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Yemen has been hit by constant protests since mid-February. Even before that, the country’s government was weak and struggling to confront one of the world’s most active al Qaeda branches, a secessionist rebellion in the south and a Shi’ite uprising in the north.

The protests are part of a wave of unrest sweeping the region. Yemen’s demonstrators are calling for Mr. Saleh to step down, a demand he repeatedly has rejected while also trying to assuage opposition groups.

Mr. Saleh has said he would not seek another term in office in 2013 and offered to form a national unity government with opposition figures. These overtures have failed to satisfy the protesters.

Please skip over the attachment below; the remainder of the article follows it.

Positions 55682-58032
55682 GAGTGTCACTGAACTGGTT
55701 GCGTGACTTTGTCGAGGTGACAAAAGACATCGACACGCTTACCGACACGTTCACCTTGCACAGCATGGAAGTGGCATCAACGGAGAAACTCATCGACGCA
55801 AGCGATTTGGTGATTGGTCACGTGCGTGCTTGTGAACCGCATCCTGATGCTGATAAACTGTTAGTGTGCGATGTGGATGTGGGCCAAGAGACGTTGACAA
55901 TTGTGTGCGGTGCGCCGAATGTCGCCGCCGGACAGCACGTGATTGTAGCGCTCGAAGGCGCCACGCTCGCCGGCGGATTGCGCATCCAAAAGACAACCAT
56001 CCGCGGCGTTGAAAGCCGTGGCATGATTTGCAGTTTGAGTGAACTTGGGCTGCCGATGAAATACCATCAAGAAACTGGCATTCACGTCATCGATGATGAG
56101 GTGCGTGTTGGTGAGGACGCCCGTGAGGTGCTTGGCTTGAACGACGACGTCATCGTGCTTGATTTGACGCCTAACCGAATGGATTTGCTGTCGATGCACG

On Sunday, Mr. Saleh sacked a close relative from a senior military post. The relative later announced his support for the protests.

Maj. Gen. Abdel-Illah al-Qadi told reporters he planned to visit protesters in Sanaa later Sunday. Gen. al-Qadi’s son, Mohammed, resigned earlier from the ruling Congress Party.

Resigned parliament member Abdel-Bari Degheish said a protester in Aden died Sunday from wounds he suffered a day earlier, bringing to seven the number of those killed during Saturday’s demonstrations.